16 Tasting Notes
This tea is the reason why I’ve drifted from Steepster as it has become my daily tea. A great flavourful decaf tea. I’ve been searching for a decaf Earl Grey for a long time as my doctor advised going off caffeine for awhile. This has proved to be the best of the ones I’ve tried and I ended up buying 1000 grams to last me through our rainy seasons. Nothing better to have brewing after a cold dog walk.
Fall struck today and I busted out the comfy sweater, switched on my therapy light to sit under and brewed up this tea. I wanted something comforting and sweet. I don’t know how this tea made its way into my cupboard as I don’t remember buying it but who am I to turn down the magic tea cupboard gifts.
Mine was bagged and I made it sweet and milky. I was just really searching for a sweet caramel flavour and this served its purpose. I actually prefer this over another creme de caramel roobios that I own which is much more costly. It is just a good basic tea for when you have a chill on and want something sugary to get your heat on.
This is probably the first tea I ever bought on my own so it has that comfort flavour for me. Using up the last bag that someone sent me in the mail in a yarn/knitting swap as it is 3 a.m. and I just don’t feel like emptying and cleaning my pot and strainer for some loose leaf.
Not much to say about this tea that hasn’t been said before I’m sure. A basic black earl grey. My taste buds have changed since I have become more aware of tea over the years and I don’t have much bagged outside of restaurants but this is still enjoyable. Not overpowering with the citrus (though I hear they are changing that) and just the right amount of bergamot.
Usually made willy nilly. Pour water into cup, add bag and wander away. Remember tea and come back. Add some milk and a splash of sweetener for comfort if I have it around. Drink tea. Enjoy. Not much thought required.
This is my first experience with white tea and I probably went about it all the wrong way as I had to quickly drive someone a few blocks over and thus it steeped for about 9 minutes. Seeing as how I see some whites being recommended for only a 30 second steep and this exact brand recommends 4-5 I am sure I sinned greatly here.
On first sip (with the recommended milk and sweetener – agave) I wasn’t that big of a fan. I think the aroma of the tea put me off a little. The mixture of chamomile, tea, some sort of mint and something else I can’t identify just smelled a little off. Or I may just not have experience with the smell of white tea.
Two sips in and it started to improve a bit. A light flavour. I can taste the butter and the chamomile but none of the mango it mentioned. I sense a tad bit of florals as well as which is off putting to me as I’m not a floral fan.
I won’t be buying this again but if offered a cup by someone I wouldn’t turn it down. Though I wouldn’t turn down most tea. :)
I’ve had this tea twice now with the only difference between brewings being the addition of milk in the first round. (Agave syrup used both times). Yet I’ve gotten completely different flavours from it.
Round one it was heavenly. Such a nice deep lemon vanilla flavour. It reminded me of lemon meringue pudding that I’ve had. So thick and rich on the tongue. Just perfect for a dessert tea or a before bedtime snack as it is caffeine free. It moved to the top of my list of citrus teas and I was happily awaiting a chance to have it again.
Tonight I skipped the milk as I’m trying to cut back on that habit and just found the whole thing falling flat. Barely a lemon taste and certainly no vanilla. I steeped it for the same amount of time and you’d swear that all I did was walk by and wave my tea at the water hoping it would flavour it that way.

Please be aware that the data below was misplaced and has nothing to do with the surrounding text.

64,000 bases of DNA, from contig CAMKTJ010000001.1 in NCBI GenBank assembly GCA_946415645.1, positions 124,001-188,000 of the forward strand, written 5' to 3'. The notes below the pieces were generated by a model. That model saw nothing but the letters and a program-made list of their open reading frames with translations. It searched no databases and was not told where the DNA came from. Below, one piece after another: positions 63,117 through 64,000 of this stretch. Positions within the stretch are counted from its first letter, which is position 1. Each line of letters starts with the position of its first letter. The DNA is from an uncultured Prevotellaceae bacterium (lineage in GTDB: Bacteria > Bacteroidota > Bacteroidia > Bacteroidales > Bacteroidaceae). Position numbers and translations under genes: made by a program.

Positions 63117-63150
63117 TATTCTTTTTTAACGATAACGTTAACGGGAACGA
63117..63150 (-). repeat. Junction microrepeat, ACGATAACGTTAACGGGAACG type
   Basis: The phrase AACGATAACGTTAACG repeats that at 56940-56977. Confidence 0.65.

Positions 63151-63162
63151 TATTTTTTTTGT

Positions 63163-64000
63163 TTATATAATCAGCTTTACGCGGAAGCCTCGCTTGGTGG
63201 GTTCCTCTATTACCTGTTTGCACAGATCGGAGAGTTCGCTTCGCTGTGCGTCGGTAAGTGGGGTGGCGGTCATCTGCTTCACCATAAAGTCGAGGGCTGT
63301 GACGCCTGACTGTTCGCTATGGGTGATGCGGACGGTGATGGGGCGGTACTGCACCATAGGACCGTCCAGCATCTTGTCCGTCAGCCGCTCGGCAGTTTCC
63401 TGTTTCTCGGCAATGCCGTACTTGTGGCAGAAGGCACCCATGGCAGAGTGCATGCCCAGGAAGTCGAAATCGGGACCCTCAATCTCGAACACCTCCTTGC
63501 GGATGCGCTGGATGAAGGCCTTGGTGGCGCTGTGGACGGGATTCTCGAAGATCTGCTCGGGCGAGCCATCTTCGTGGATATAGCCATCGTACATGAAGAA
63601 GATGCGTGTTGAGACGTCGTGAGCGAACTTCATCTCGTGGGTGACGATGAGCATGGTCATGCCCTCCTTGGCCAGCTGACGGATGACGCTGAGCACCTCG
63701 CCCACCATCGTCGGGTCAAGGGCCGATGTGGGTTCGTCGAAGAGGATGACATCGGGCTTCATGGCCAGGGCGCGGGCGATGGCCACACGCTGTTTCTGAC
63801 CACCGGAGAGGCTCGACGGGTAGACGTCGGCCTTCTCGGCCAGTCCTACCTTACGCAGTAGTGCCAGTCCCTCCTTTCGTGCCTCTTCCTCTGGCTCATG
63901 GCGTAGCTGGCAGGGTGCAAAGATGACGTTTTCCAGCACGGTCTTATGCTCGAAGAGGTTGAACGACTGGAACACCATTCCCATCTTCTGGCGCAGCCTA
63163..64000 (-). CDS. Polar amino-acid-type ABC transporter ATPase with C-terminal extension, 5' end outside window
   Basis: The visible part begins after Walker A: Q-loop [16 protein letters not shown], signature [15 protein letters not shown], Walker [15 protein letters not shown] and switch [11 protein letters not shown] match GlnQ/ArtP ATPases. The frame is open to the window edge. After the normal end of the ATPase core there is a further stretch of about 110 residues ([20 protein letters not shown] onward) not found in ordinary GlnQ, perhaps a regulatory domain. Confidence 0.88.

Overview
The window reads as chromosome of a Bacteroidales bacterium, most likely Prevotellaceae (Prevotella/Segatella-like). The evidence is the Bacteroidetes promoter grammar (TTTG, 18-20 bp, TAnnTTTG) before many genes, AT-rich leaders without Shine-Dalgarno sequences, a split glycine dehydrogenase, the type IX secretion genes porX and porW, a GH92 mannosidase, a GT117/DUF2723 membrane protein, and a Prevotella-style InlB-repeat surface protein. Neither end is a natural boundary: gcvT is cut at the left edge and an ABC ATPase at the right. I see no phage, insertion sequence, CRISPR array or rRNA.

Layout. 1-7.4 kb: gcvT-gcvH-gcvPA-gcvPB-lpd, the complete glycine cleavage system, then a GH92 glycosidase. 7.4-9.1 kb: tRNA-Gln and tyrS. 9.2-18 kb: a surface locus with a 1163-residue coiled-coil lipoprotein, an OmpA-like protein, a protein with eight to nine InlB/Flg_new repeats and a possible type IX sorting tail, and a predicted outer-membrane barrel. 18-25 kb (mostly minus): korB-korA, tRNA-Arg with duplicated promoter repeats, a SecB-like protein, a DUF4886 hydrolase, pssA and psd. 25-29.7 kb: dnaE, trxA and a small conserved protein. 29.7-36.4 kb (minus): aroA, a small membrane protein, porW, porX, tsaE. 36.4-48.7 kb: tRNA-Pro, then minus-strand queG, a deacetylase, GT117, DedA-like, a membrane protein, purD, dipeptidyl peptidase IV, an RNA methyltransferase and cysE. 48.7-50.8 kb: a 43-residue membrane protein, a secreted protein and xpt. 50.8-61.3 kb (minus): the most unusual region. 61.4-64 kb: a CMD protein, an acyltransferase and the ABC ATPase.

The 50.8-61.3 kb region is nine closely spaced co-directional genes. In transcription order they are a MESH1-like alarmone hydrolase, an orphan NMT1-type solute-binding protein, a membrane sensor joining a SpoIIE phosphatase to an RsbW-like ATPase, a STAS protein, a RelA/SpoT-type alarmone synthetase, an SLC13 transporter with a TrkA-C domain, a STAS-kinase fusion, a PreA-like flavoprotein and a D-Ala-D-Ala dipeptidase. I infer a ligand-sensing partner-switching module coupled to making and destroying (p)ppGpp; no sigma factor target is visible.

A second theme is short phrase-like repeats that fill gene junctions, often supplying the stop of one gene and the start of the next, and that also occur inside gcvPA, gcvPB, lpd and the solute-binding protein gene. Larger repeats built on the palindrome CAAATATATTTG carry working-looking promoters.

So I don’t know what is going on here as I’m sure milk doesn’t make that much of a difference. I put the tin back in the cupboard to punish it and maybe lingering in the back for a few more weeks will teach it to brew properly.
This is the default brew of the diners and basic restaurants in my town. Thus, I’ve had it a hundred different times all pretty much served the same way. In a scalding hot metal tea pot that is sure to leak upon pouring and burn your hands. If I’m lucky they bring it to me without the bag in so I can at least be aware of the steeping time and maybe they bring a pitcher of milk. Usually I’m stuck with creamo at the table and sugar or splenda if I want to sweeten it, as I usually do for I find it sort of bitter.
I guess I can’t say that I’ve actually tasted this tea pure so maybe I am selling it short. I associate this with coffee mugs of milky sugary heat that I’d have one after another while chain smoking and gabbing with friends late until the night. So less of a flavour and more of a good memory tea.
I’m not quite sure what the blue flowers bring to this tea aside from decoration. I am finding that more and more these days I’m running across them in black teas merely to impart colour to the blend it seems. As long as it doesn’t impact taste I am fine with it I guess but do find it a tad silly.
This is one of the better Earl Greys I have tried and one of the samples I got from Upton. It is just a regular ol’ Earl Grey. Nothing shocking or surprising here. Nicely balanced mix between the bergamot and the tea. I’m a huge fan of Earl Grey and will say that this will go onto my shopping list for the next time I decide to bite the bullet and pay for the shipping Uptons’ charges.
I’m a sucker for a mint chocolate flavour in all food and this tea doesn’t disappoint. It is more minty than chocolate and does tend to run bitter if over steeped but if done right or even under it is like a mini dessert. I find milk and a sweetener improves it even more. I’ve tried both rock sugar and agave nectar and been pleased with both additions. Add in some plain biscuits for dipping and you have a nice treat for yourself and ,dare I say it, a replacement for a chocolate bar.